Cass River Farms, LLC v. Hausbeck Pickle Company et al

Filing 14

ORDER Granting in Part 6 MOTION to Dismiss, Staying and Administratively Closing Case. Signed by District Judge Thomas L. Ludington. (KWin)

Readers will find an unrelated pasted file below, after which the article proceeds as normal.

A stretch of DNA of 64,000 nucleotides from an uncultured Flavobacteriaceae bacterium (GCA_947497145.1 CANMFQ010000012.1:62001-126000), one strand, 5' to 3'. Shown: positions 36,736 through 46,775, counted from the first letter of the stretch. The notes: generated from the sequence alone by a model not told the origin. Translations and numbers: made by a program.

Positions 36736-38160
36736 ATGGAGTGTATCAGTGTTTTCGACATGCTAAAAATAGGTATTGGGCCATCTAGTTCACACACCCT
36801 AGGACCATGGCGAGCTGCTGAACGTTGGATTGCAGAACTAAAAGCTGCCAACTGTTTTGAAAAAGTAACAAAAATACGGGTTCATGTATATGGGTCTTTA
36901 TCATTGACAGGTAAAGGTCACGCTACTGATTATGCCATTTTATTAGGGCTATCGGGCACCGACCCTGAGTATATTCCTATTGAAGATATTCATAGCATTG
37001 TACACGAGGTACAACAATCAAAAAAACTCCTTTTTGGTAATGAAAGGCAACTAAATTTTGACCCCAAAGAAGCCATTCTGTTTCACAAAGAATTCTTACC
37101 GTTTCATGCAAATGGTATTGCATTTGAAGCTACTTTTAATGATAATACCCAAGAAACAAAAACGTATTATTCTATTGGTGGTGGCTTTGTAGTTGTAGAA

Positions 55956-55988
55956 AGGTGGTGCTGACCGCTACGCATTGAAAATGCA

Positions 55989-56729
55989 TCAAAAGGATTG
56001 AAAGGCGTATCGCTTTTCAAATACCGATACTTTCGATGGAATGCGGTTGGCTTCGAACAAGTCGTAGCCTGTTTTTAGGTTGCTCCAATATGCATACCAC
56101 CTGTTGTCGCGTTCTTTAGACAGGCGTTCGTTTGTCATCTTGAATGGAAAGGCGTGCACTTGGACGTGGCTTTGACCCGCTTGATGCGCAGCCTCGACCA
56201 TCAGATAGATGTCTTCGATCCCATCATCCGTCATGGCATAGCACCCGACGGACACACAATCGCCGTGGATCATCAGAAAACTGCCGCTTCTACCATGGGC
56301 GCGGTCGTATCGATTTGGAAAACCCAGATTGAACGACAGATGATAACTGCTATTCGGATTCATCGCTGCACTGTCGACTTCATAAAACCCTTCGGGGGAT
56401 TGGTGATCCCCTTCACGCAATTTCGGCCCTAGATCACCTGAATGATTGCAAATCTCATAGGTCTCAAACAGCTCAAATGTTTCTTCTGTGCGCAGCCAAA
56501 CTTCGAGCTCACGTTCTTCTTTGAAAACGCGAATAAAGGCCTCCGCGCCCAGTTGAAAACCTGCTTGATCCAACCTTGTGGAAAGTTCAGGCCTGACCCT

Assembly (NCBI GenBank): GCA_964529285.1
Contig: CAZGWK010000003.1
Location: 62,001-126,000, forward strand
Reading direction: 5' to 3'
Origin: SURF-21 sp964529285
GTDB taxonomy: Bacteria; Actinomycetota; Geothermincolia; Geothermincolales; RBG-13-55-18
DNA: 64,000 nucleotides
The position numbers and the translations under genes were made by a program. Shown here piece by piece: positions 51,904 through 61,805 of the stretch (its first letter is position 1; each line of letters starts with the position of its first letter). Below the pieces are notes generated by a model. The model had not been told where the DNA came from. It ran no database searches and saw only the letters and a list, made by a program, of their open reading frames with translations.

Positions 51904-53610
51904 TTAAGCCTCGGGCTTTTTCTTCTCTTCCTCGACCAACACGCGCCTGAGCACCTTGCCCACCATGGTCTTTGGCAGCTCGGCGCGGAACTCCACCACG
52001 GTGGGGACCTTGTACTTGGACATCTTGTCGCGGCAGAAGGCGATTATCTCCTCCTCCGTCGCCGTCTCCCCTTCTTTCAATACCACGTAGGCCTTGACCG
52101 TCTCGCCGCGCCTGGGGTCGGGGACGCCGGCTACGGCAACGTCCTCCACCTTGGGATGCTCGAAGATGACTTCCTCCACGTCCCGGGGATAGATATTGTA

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UNITED STATES DISTRICT COURT EASTERN DISTRICT OF MICHIGAN NORTHERN DIVISION CASS RIVER FARMS, LLC, Plaintiff, v. Case No. 16-cv-12269 Honorable Thomas L. Ludington HAUSBECK PICKLE COMPANY and PRESIDENT TIMOTHY A HAUSBECK, Defendants. _______________________________________/ ORDER GRANTING IN PART MOTION TO DISMISS, STAYING AND ADMINISTRATIVELY CLOSING CASE On June 20, 2016, Plaintiff Cass River Farms, LLC, (“Cass”) filed a complaint against Defendants Hausbeck Pickle Co. (“Hausbeck”) and Timothy A. Hausbeck, the president of the company. ECF No. 1. The complaint asserts five counts, all related to a contractual dispute between the parties over the delivery of and payment for several large shipments of banana and jalapeño peppers. Compl. at 5–10, ECF No. 1. Counts One, Two, and Three assert that Defendants’ rejection of delivery and underpayment under the relevant contracts violated the Perishable Agricultural Commodities Act (PACA), 7 U.S.C. 499(e). Counts Four and Five assert standard breach of contract claims based on the same refusal to accept the deliveries. Prior to Cass’s filing of this suit, Hausbeck filed a complaint on April 21, 2016, in Saginaw County Circuit Court which named Cass as a defendant and alleged three counts of breach of contract, one count of tortious interference with a business relationship or expectancy, and one count of defamation. Compl. at 11, ECF No. 1. On June 21, 2016, Cass removed that action to federal court. See Hausbeck Pickle Co. v. Cass River Farms, LLC, No. 1:16-cv-12281. On July 21, 2016, Hausbeck filed a motion to remand its suit to state court. On September 3, 2016, this Court granted that motion and remanded the suit to state court. On July 22, 2016, Hausbeck filed a motion to dismiss this action, arguing that abstention pursuant to Colorado River Water Conservation Dist. v. United States is appropriate given the separate suit currently pending in state court. 424 U.S. 800 (1976). Because the state court action brought by Hausbeck contests the same material issues as this suit, the Court will stay this action. I. This case arises out of a series of contracts the parties entered into regarding the sale of large quantities of banana and jalapeño peppers. Cass is a Michigan company that both grows peppers and enters into purchase contracts with peppers grows all over the world. Compl. at 1, 3. Hausbeck is another Michigan company that purchases peppers and then resells them to largevolume consumers, like restaurant chains. Id. at 1, 3. Hausbeck and Cass have a longstanding relationship and have entered into many contracts for the sale of peppers. Id. at 3. Both parties are suing the other in separate actions, each alleging that the other breached several contracts. A. Cass’s claims arise out of alleged breaches of two contracts the parties entered into, Contract 35 and Contract 1019. Id. Cass represents that those contracts created an obligation for Cass to deliver 10.5 million peppers to Hausbeck. Id. Pursuant to Contract 35, Cass contracted to deliver 2 million peppers to Hausbeck at $0.45 per pound. Id. at 4. Under Contract 1019, Cass agreed to provide 8.5 million pounds of peppers to Hausbeck at $0.42 per pound. Id. According to Cass, delivery on Contract 35 was not to begin until after April 1, 2016. Id. On June 9, 2016, Timothy Hausbeck emailed Cass and indicated that Hausbeck would accept only 8.5 million -2- pounds of peppers. Id. at 6. This email reflected Hausbeck’s theory that Cass had breached Contract 35 by failing to timely deliver. See Hausbeck Email, ECF No. 1, Ex. 5. Cass argues that the email constituted an anticipatory repudiation of Contracts 35 and 1019. Id. Cass immediately responded, requesting that Hausbeck meet its contractual obligations under both contracts and accept delivery. Id. Cass also notified Hausbeck that it was asserting a claim to full payment under the contracts pursuant to the PACA. Id. When Cass began delivering peppers, Hausbeck accepted only 8.5 million pounds of peppers. Id. at 5–7. Further, Hausbeck paid only $0.42 per pound of peppers that were delivered, consistent with its obligations under Contract 1019 and not Contract 35. Id. Cass is now suing Hausbeck for rejecting delivery and underpaying pursuant to Contracts 35 and 1019 in violation of the PACA. Cass is also bringing common law breach of contract claims against Hausbeck. B. In the complaint filed in state court, Hausbeck alleges that Cass is the party who breached the contracts between them. Hausbeck Compl., ECF No. 1, Ex. 1. According to Hausbeck, delivery under Contract 35 was to occur during the winter 2016 season. Id. at 3. Delivery under Contract 1019 was to occur between April 20, 2016, and July 7, 2016. Id. at 4. Hausbeck alleges that Cass dramatically undersupplied Hausbeck during the winter 2016 season, which Hausbeck alleges ended on April 30, 2016. Id. at 7. Because Cass breached Contract 35, Hausbeck brought suit in state court on April 21, 2016. Id. at 1, 8–12. Hausbeck alleges that Cass’s failure to timely deliver the peppers under Contract 35 resulted in Hausbeck losing a contract with Subway. Id. at 7. Hausbeck argues that it accepted pepper deliveries during the summer of 2016 pursuant only to Contract 1019. II. -3- Hausbeck has filed a motion to dismiss in this case which asserts that because Cass’s claims could be raised in the currently pending state court action, this Court should decline to exercise jurisdiction over this case. The general rule is that “the pendency of an action in the state court is no bar to proceedings concerning the same matter in the Federal court having jurisdiction.” McClellan v. Carland, 217 U.S. 268, 282 (1910). See also RSM Richter, Inc. v. Behr Am., Inc., 729 F.3d 553, 557 (6th Cir. 2013) (“The Supreme Court has repeatedly held . . . that the mere pendency of a state-court case concerning the same subject matter as a federal case is not reason enough to abstain.”). However, in Colorado River, the Supreme Court held that abstention by federal courts was justified by the need for judicial efficiency and federal-state comity in some limited circumstances where there was a “contemporaneous exercise of concurrent” jurisdiction by state and federal courts. 424 U.S. at 817. Still, because federal courts have a “virtually unflagging obligation . . . to exercise the jurisdiction given them,” id., abstention is disfavored. Federal courts should decline to hear a case over which they have jurisdiction only in extraordinary and narrow circumstances where the justification for abstention is clear. Colorado River, 424 U.S. at 813; RSM Richter, Inc., 729 F.3d at 557. In order to determine whether the exceptional circumstances necessary to justify Colorado River abstention are present, a court must engage in a two-step inquiry. First, the court must determine whether the state proceeding is truly parallel to the federal case. Crawley v. Hamilton Cty. Comm’rs, 744 F.2d 28, 31 (6th Cir. 1984). The relevant question is not whether the state claim could “be modified so as to make it identical to the current federal claim.” Id. Rather, the issue is whether the cases are currently parallel. Id. “[E]xact parallelism . . . is not required.” Nakash v. Marciano, 882 F.2d 1411, 1416 (9th Cir. 1989). Rather, the two -4- proceedings need only be “substantially similar.” Id. (omitting citations). The parties in the two cases need not be identical. Bates v. Van Buren Twp., 122 F. App’x 803, 806 (6th Cir. 2004). If the state action is broader than the federal action, that only makes it “more likely that it will not be necessary for the federal courts to determine the federal question. Id. at 807. Broadly, the relevant inquiry is whether resolution of the state court action will resolve the contested issues in the federal action. See Baskin v. Bath Twp. Bd. of Zoning Appeals, 15 F.3d 569, 572 (6th Cir. 1994); Wright v. Linebarger Googan Blair & Sampson, LLP, 782 F. Supp. 2d 593, 603 (W.D. Tenn. 2011). Second, the court must determine whether “judicial economy warrants abstention.” Blake v. Wells Fargo Bank, NA, 917 F. Supp. 2d 732, 737 (S.D. Ohio 2013). The “decision whether to dismiss a federal action because of parallel state-court litigation does not rest on a mechanical checklist, but on a careful balancing of the important factors as they apply in a given case, with the balance heavily weighted in favor of the exercise of jurisdiction.” Moses H. Cone Mem’l Hosp. v. Mercury Constr. Corp., 460 U.S. 1, 16 (1983). The factors to be considered include: (1) whether the state court has assumed jurisdiction over any res or property; (2) whether the federal forum is less convenient to the parties; (3) avoidance of piecemeal litigation; and (4) the order in which jurisdiction was obtained. . . . (5) whether the source of governing law is state or federal, (6) the adequacy of the state court action to protect the federal plaintiff’s rights, (7) the relative progress of the state and federal proceedings, and (8) the presence or absence of concurrent jurisdiction. Romine v. Compuserve Corp., 160 F.3d 337, 340–41 (6th Cir. 1998) (citations omitted). III. The state court action and federal court action are parallel. Further, a proper balancing of the factors outlined in Colorado Water and Moses H. Cone indicate that judicial economy warrants abstention. Accordingly, the Court will stay this case. -5- A. To begin with, both suits involve the same parties. Although the plaintiff in the state court action is the defendant in the federal action, parallelism is present as long as the parties are “substantially similar.” Romine, 160 F.3d at 340. Cass and Hausbeck are contesting the same dispute, albeit from slightly different perspectives, and thus the parties are substantially similar. See CLT Logistics v. River W. Brands, 777 F. Supp. 2d 1052, 1057 (E.D. Mich. 2011) (finding parallelism despite the plaintiffs in the federal case being defendants in the state court action). Because the state court suit will resolve all contested legal and factual issues in both cases, the two cases are parallel. The basic dispute between the parties is as follows: Hausbeck argues that Cass did not fulfill its obligations under Contract 35 for peppers which were to be delivered in the winter and spring of 2016. Because of that breach, Hausbeck lost a contract with a customer. Accordingly, when Cass tried to deliver the peppers planted pursuant to Contract 35 that summer, Hausbeck no longer needed the peppers and rejected the shipment as untimely. Cass argues that the parties had agreed that delivery pursuant to Contract 35 would occur after April 1, 2016, and that Hausbeck represented to Cass that it would accept delivery of peppers under Contract 35 during the summer of 2016. Cass claims under the PACA that Hausbeck rejected the delivery without reasonable cause. Cass further claims under the PACA that Hausbeck failed to make full payment. Hausbeck argues that it paid for the peppers it had contracted for via Contract 1019 and paid the price specified in that contract. Accordingly, all claims in this federal action depend on the construction of Contracts 35 and 1019. Hausbeck alleges in state court that Cass failed to timely deliver under Contract 35. Cass alleges in this action that delivery was timely and that Hausbeck improperly rejected and underpaid Cass, in violation of Contracts 35 and 1019. -6- In other words, both actions involve, at their core, a standard state law contract dispute. If Hausbeck’s argument that Cass’s attempted delivery under Contract 35 was too late is correct, then Cass’s PACA claims will necessarily fail. Conversely, if Cass’s argument that its attempted delivery under Contract 35 was timely is accurate, then Cass will be likely entitled to relief under the PACA, absent other explanations for the rejection and underpayment. The threshold issue is identical in both the state and federal action. The mere fact that Cass asserts federal claims in the federal suit which have not been raised in the state court action does not defeat the parallelism between the suits. “[O]ne cannot merely advance a different legal theory to obtain a remedy and counter abstention.” Kopacz v. Hopkinsville Surface & Storm Water Util., 714 F. Supp. 2d 682, 688 (W.D. Ky. 2010) (citing Crown Enterprises, Inc. v. Lambert, No. 06-CV-13206, 2006 WL 2844445, at *2 (E.D. Mich. Sept. 29, 2006)). See also Telesco v. Telesco Fuel & Masons’ Materials, Inc., 765 F.2d 356, 362 (2d Cir. 1985) (“Merely raising an alternative theory of recovery, which may still be raised in state court, is not enough to differentiate the federal suit from the state suit.”). Although the parallelism analysis must be made by comparing “the issues in the federal action to the issues actually raised in the state court action, not those that might have been raised,” the basic dispute in both actions here is identical. Baskin, 15 F.3d at 572. Unlike in Baskin, where parallelism was absent because the suits involved the same facts but different legal theories and different relief, the two cases here contest exactly the same facts and contest the legal construction of the same Contracts. Id. After a decision in the state court action, this Court would “have nothing further to do in resolving any substantive part of the case,” at least with regard to construing the contracts. Moses H. Cone Mem’l Hosp, 460 U.S. at 28. Cass has not yet brought a counterclaim in the state court action which alleges a breach of contract and asserts its PACA claims. Thus, the state court will be unable to completely and -7- finally resolve the federal claims currently pending before this Court. In Walbridge Aldinger Co. v. Aon Risk Servs., Inc. of Pennsylvania, the court found that the fact that the plaintiff in the federal suit had not brought any claims against the defendant in the state suit meant that parallelism was absent. No. 06 CV 11161 DT, 2006 WL 2376112, at *5 (E.D. Mich. Aug. 16, 2006). The Walbridge court’s approach is supported by significant Sixth Circuit precedent which makes clear that parallelism is not present simply because the state court action could be made parallel by joining additional claims. See Baskin, 15 F.3d at 572; Crawley, 744 F.2d at 31. However, the analysis in CLT Logistics v. River West Brands is most instructive in adressing the situation currently before the Court. 777 F. Supp. 2d 1052. The court in CLT Logistics framed the issue presented as follows: “whether a federal and state case are parallel where the federal case includes additional claims not asserted in the state case, but the two actions share a common, threshold issue that could dispose of all claims in both cases.” Id. at 1058. In CLT Logistics, the threshold issue was a dispute over whether one of the parties had a license to use certain trademarks or had an ownership interest in those trademarks. Id. at 1054. If not, then Defendants would potentially be liable for trademark infringement. Id. Like in this case, then, there was a “substantial possibility that resolving [a] common issue [would] dispose of all claims.” Id. at 1059. The CLT Logistics court found that, when dealing with an overlap of a common threshold issue, the “aims of judicial economy and comprehensive disposition” create “sufficient parallelism for a court to reach the next step in the analysis.” See also Day v. Union Mines Inc., 862 F.2d 652, 656 (7th Cir. 1988) (upholding the entry of a stay under Colorado River because the state court decision would likely determine the outcome of the claims pending in federal court); Grammar, Inc. v. Custom Foam Sys., Ltd., 482 F. Supp. 2d 853, 858 (E.D. Mich. 2007) (staying the case because “the resolution of the contractual rights and duties in -8- either of the pending cases will likely resolve the issues in the other case”); One Up, Inc. v. Webcraft Techs., Inc., No. 87 C 3041, 1989 WL 118725, at *3 (N.D. Ill. Sept. 22, 1989) (finding that parallelism was present because the state case involved an issue which might have disposed of the federal claims). For the same reasons, parallelism exists here. Cass’s claims under the PACA are dependent on construction of the contracts between the parties. If Cass breached Contract 35, then Hausbeck’s refusal to accept late delivery cannot be characterized as “without reasonable cause.” 7 U.S.C. § 499(b)(2). Likewise, Hausbeck’s refusal to pay the price negotiated for peppers in Contract 35 would not be wrongful. That issue is squarely before the state court. Thus, the principles which undergird the Colorado Water doctrine, including the interests in judicial economy, avoidance of piecemeal adjudication, and wise judicial administration, support a finding of parallelism. 424 U.S. at 819. Because the common threshold issue across the two actions is substantially likely to resolve the federal claims, there is sufficient parallelism to reach the second stage of the analysis. CLT Logistics, 777 F. Supp. 2d at 1059. B. Second, the various factors outlined in Colorado River and Moses H. Cone must be weighed. As already mentioned, federal courts have a “virtually unflagging obligation . . . to exercise the jurisdiction given them,” and so abstention can only be justified by exceptional circumstances. Colorado River, 424 U.S. at 817–18. The parties agree that the state court has not assumed jurisdiction over any res or property. Further, the parties do not argue that state court is a more convenient forum. Thus, these factors do nothing to overcome the presumption that a federal court will exercise the jurisdiction is possesses. -9- The likelihood of piecemeal litigation if both actions proceed simultaneously is high. The danger of piecemeal litigation was the paramount consideration in Colorado River. Moses H. Cone, 460 U.S. at 19. “Piecemeal litigation occurs when different courts adjudicate the identical issue, thereby duplicating judicial effort and potentially rendering conflicting results.” Romine, 160 F.3d at 341. As already mentioned, the threshold issue is which party breached its contractual obligations. Both courts will be required to construe the contracts. Accordingly, it is possible that, should the two courts come to different conclusions, conflicting adjudications regarding which party breached the contracts might arise. This not only threatens “‘efficient adjudication’” but also places the legitimacy of the court system in jeopardy. Id. (quoting Lumen Constr., Inc. v. Brant Constr. Co., 780 F.2d 691 (7th Cir.1985)). Likewise, the state court action was filed several months before the federal action. The state court’s jurisdiction thus attached first. Additionally, the state court action has advanced further than the federal action. The parties have litigated the need for a temporary restraining order and preliminary injunction, the state court has entered a scheduling order, and the parties have exchanged witness lists. See Hausbeck Pickle, No. 16-cv-12881, ECF No. 1, at 50, 53–55, 138–56. The claims in the state court action all arise out of state law. The claims in the federal action include both state law and federal claims. However, the federal claims are predicated on whether there was a breach of contract, which is the subject of the state law claims. The parties dispute whether, because of the existence of federal claims in the federal action, the state court action can adequately protect Cass’s federal rights. “[T]he presence of federal-law issues must always be a major consideration weighing against surrender.” Moses H. Cone, 460 U.S. at 26. There is a strong interest in favor of providing a federal forum for federal issues. Thus, the fact -10- that Cass clearly wishes to litigate its federal issues in federal court strongly favors an exercise of jurisdiction. However, the potentially determinative threshold issue in both cases is one of state law. Thus, the importance of providing a federal forum for Cass’s action is mitigated. Further, if this case is stayed pending the state court’s decision interpreting the contracts, this Court will still be able to later protect Cass’s federal rights should the state court decision fail to resolve all outstanding questions. Further, “the source-of-law factor has less significance . . . [where] the federal courts’ jurisdiction to enforce [the law] is concurrent with that of the state courts.” Id. at 25. The parties dispute whether the state court has concurrent jurisdiction over Cass’s PACA claims. 7 U.S.C. § 499e(b) & (c)(5) both clearly contemplate concurrent jurisdiction for PACA claims. Section 499e(b) provides that “liability may be enforced . . . by suit in any court of competent jurisdiction; but this section shall not in any way abridge the remedies now existing at common law or by statute.” Likewise, § 499e(c)(5) explained that federal district courts are “specifically” vested with jurisdiction over “actions by trust beneficiaries to enforce payment from the trust” which the PACA creates, but that language does not create exclusive federal jurisdiction for PACA claims. See Sterling v. First Intermark, Inc., No. 92-1448, 1992 WL 352614 (5th Cir. 1992). Accordingly, concurrent federal jurisdiction exists. However, the fact that Congress explicitly provided for federal jurisdiction for the PACA claims indicates that Congress believed it was important that PACA claimants have access to a federal forum. Thus, although the presence of concurrent state court jurisdiction over Cass’s PACA claims supports abstention, that support is mitigated by Congress’s apparent intent to protect the existence of a federal forum for PACA claims. -11- In short, factors one and two, which focus on the convenience of the forum, indicate that both forums are equally appropriate. Thus, those factors do nothing to overcome the presumption that this Court should exercise its jurisdiction and hear the case. Factor three, the threat of piecemeal litigation, strongly supports abstention. Factor four, the order in which jurisdiction was obtained, and factor seven, the relative progress of state and federal proceedings, both provide modest support for abstention. Because Cass’s action involves federal claims, factor five supports the exercise of jurisdiction. However, the weight to be given to factor five is lessened because a threshold state law breach of contract issue must be resolved before the federal claims are reached. Factor six, which analyzes the state court’s ability to protect the federal plaintiff’s rights, offers some reason to exercise jurisdiction. There is every reason to believe the state court would provide a fair and efficient adjudication of the parties’ claims. However, because the federal claims are only brought in the federal suit, the state court will be unable to actually address them. This supports the exercise of jurisdiction. See Gentry v. Wayne Cty., No. 10-CV11714, 2010 WL 4822749, at *6 (E.D. Mich. Nov. 22, 2010). But as discussed below, the Court believes that a stay will adequately protect Cass’s federal rights. Finally, because there is concurrent jurisdiction over PACA claims, factor eight supports abstention. Viewed as a whole, the Colorado River analysis justifies abstention. Several factors, especially the threat of piecemeal litigation, strongly support abstention. Conversely, the strongest argument in favor of exercising jurisdiction is that Cass has brought federal claims in a federal forum. Ordinarily, that would be enough to prevent abstention. However, in this situation, the state law breach of contract claims provide a common threshold issue between the two cases. If the Court were to exercise jurisdiction, the contracts between the parties would be interpreted twice and potentially in contradictory ways. That result would not only waste of judicial -12- resources, but it would also harm the legitimacy of the court system. Romine, 160 F.3d at 341. Because both actions involve a threshold issue of state law, and because both actions cannot proceed without interpreting the parties’ contracts, the fact that Cass has also brought federal claims does not strongly support the exercise of jurisdiction. In short, factors three, four, seven, and eight all support abstention, with factor three providing clear justification for abstention. The remaining factors, however, do not offer persuasive reasons to exercise jurisdiction. Although the “[t]he Court’s task “is not to find some substantial reason for the exercise of federal jurisdiction,” but to determine whether exceptional circumstance clearly justify abstention, those circumstances exist here. Gentry v. Wayne Cty., No. 10-CV-11714, 2010 WL 4822749, at *6 (E.D. Mich. Nov. 22, 2010). C. Because abstention is appropriate, the next question is whether the case should be stayed or dismissed. Generally, when a federal court abstains in favor of a state court, the federal court should stay the action instead of dismissing it. Wilton v. Seven Falls Co., 515 U.S. 277, 288 n.2 (1995). A stay is preferable in that situation because “it assures that the federal action can proceed without risk of a time bar if the state case, for any reason, fails to resolve the matter in controversy.” Id. In this case, imposing a stay will further the foundational principles of the Colorado River abstention doctrine by both avoiding piecemeal litigation and ensuring that Cass retains a federal forum to litigate its federal claim. The pending state court action has progressed further than the federal action and consequently the state court is likely to render a decision construing the parties’ contracts before this Court can. That decision will almost certainly address the very issue implicated by Cass’s PACA claims: whether Hausbeck’s refusal to accept delivery and make payment under Contract 35 was a breach of contract. Rather than risking two -13- contradictory constructions of the same contracts, this Court will stay the case pending the resolution of the state court action. Once the state court construes the contracts, this Court will resolve Cass’s federal claims pursuant to that decision if consistent with principles of res judicata and collateral estoppel. Of course, Cass is free to simply assert its federal and state law claims against Hausbeck as counterclaims in the state law suit. In either scenario, judicial economy is furthered, piecemeal litigation is avoided, the legitimacy of the judicial system is protected, and Cass’s decision to litigate federal claims in a federal forum is respected. Thus, this suit will be stayed pending resolution of the state court action. IV. Accordingly, it is ORDERED that Defendants’ Motion to Dismiss is GRANTED in part. It is further ORDERED that this action is STAYED pending the resolution of the state court action, Hausbeck Pickle Co. v. Cass River Farms, LLC, No. 16-029606-CB, at which time the stay may be lifted on motion of either the plaintiff or defendant. It is further ORDERED that, to avoid administrative difficulties, the Clerk of Court close this case for statistical purposes only. Nothing in this order or in the related docket entry shall be considered a dismissal of this matter. October 12, 2016 s/Thomas L. Ludington THOMAS L. LUDINGTON United States District Judge PROOF OF SERVICE The undersigned certifies that a copy of the foregoing order was served upon each attorney or party of record herein by electronic means or first class U.S. mail on October 12, 2016. s/Kelly Winslow for MICHAEL A. SIAN, Case Manager -14-